Updated May 05, 2019 by Jeff Newburgh

The 10 Best Burr Grinders

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This wiki has been updated 22 times since it was first published in March of 2015. When you need a caffeine boost to jump-start the day, but refuse to settle for anything less than that perfect cup of joe, look to one of these powerful burr grinders to process your coffee beans with efficiency and precision, ensuring maximum flavor extraction at all times. We've included both electric and manually-operated mills designed to suit almost any brewing method. When users buy our independently chosen editorial choices, we may earn commissions to help fund the Wiki. Skip to the best burr grinder on Amazon.

10. Bodum Bistro

9. Rancilio Rocky

8. JavaPresse Manual

7. Hario Skerton Plus

6. Capresso Infinity

5. Baratza Vario-W

4. Breville Smart Grinder Pro

3. Eureka Mignon Specialita

2. Krups GX420851

1. Baratza Forte BG

Editor's Notes

April 29, 2019:

An individual's preference for coffee is always personal. Some of us prefer coarse grinds, while others want the smoothness and strength of espresso to wake us up in the morning. That said, having a burr grinder that is both powerful and versatile enough to process all grind types with maximum flavor is extremely important. For that reason, I made a concerted effort to include multifunctional machines that can work for the entire "spectrum" of coffee aficionados.

I added the Baratza Forte BG for its extremely durable metal exterior, 260 grind settings, digital touchscreen, and grind-by-weight functionality for pinpoint coffee precision. I thought the Krups GX420851 was a formidable option due to the detachable hopper with auto-closing trap doors for easy transport and storage of unused beans. Included the Eureka Mignon Specialita for its insulated steel casing, which significantly reduces its noise levels during operation. Its extra-wide internal chute also helps prevent coffee grounds from clumping up inside it. Maintained the Breville Smart Grinder Pro for its smart dosing technology and easy-to-read LCD. I added the Baratza Vario-W for its ceramic flat burrs and bean shutoff feature, which helps to reduce wasted coffee. I maintained the Capresso Infinity because of the internal reduction gears and their ability to reduce the buildup of excess heat. Both the Hario Skerton Plus and JavaPresse Manual can be operated using a convenient hand crank, the former of which leverages a dishwasher-safe glass storage bowl and the latter of which utilizes a dual-plated ceramic conical burr assembly for ensuring grind consistency. Maintained the Rancilio Rocky for its transparent, blue-tinted collection hopper and built-in thermal overload protection.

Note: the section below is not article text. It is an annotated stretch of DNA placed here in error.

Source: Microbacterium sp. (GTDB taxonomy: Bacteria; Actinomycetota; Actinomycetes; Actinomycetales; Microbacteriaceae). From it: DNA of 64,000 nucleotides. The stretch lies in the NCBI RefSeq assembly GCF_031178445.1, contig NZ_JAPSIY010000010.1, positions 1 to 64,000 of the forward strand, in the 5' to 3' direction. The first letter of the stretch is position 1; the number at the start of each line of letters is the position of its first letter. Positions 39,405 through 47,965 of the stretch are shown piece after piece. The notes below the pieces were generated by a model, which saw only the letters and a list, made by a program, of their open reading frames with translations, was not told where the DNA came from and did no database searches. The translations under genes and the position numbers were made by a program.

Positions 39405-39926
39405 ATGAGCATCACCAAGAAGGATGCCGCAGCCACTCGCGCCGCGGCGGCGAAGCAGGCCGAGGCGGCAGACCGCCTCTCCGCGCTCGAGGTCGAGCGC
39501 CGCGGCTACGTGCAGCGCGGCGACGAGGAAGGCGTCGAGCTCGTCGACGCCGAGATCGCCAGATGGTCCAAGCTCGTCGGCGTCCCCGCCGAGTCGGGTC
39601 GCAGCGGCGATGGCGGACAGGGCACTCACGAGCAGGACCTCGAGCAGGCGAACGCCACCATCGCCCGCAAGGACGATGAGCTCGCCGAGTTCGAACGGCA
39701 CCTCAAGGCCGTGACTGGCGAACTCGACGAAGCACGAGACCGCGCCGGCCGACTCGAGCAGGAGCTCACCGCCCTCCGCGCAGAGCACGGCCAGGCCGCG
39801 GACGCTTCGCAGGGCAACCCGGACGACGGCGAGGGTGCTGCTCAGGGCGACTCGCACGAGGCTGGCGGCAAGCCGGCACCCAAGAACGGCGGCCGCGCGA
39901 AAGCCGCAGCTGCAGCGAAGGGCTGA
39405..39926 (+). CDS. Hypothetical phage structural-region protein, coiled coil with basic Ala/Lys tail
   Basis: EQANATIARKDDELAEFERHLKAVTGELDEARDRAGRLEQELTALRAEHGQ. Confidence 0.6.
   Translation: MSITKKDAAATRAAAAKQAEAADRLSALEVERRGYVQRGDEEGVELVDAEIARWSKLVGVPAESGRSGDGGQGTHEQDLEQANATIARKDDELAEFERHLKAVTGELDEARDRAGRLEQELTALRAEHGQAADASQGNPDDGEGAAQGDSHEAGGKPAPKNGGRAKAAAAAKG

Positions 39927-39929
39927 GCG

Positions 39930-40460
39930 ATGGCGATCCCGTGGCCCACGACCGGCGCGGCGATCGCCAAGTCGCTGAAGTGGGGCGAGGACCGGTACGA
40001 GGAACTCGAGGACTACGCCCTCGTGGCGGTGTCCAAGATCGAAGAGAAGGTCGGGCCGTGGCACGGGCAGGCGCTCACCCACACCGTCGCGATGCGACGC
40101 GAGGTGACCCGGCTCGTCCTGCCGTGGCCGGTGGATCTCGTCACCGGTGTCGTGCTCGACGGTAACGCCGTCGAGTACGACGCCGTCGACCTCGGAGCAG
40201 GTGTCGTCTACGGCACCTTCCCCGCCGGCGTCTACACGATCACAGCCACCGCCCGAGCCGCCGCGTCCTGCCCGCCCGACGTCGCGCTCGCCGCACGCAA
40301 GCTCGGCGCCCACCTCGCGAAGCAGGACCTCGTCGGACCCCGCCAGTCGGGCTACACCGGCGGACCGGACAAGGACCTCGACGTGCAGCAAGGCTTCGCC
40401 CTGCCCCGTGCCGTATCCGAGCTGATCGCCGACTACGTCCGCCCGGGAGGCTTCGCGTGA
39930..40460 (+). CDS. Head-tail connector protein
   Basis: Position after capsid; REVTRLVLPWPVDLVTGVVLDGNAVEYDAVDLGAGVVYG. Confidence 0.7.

Burr, It's Cold Out There

The larger the gap between the two rough surfaces of the grinder, the coarser the grind will be.

A burr grinder, also known as a burr mill, is an appliance used to grind coffee beans and other food particles. The burr grinder is composed of two abrasive surfaces that come into contact with food particles for the purpose of grinding them down into a powder. The larger the gap between the two rough surfaces of the grinder, the coarser the grind will be. The opposite is also true; a smaller gap results in a finer grind. The grinder may be manually operated or powered by electricity. Both power sources are capable of a quality grind.

A burr grinder should not be confused with a blade mill, which is another appliance for grinding food particles. A blade mill is composed of a spinning blade that repeatedly comes in contact with the particles, resulting in a grind. The design is similar to that of a propeller blade. While effective, the blade mill is usually seen as inferior to the burr grinder because of the heat and friction a blade mill produces. The excessive heat of the blade alters the taste of the coffee, whereas the burr grinder does not have this variable.

A food-grade burr grinder accommodates peppercorns, flax seed, flour, and coffee. Most likely, you have been to a chain Italian restaurant and you have seen the waiter come around and wave that large wooden wand of peppercorns over your salad; this is a prime example of a burr grinder in action to give you freshly-ground pepper. Obviously, the wand is a manually-operated burr grinder that makes it easy for wait staff to carry when traveling from table to table.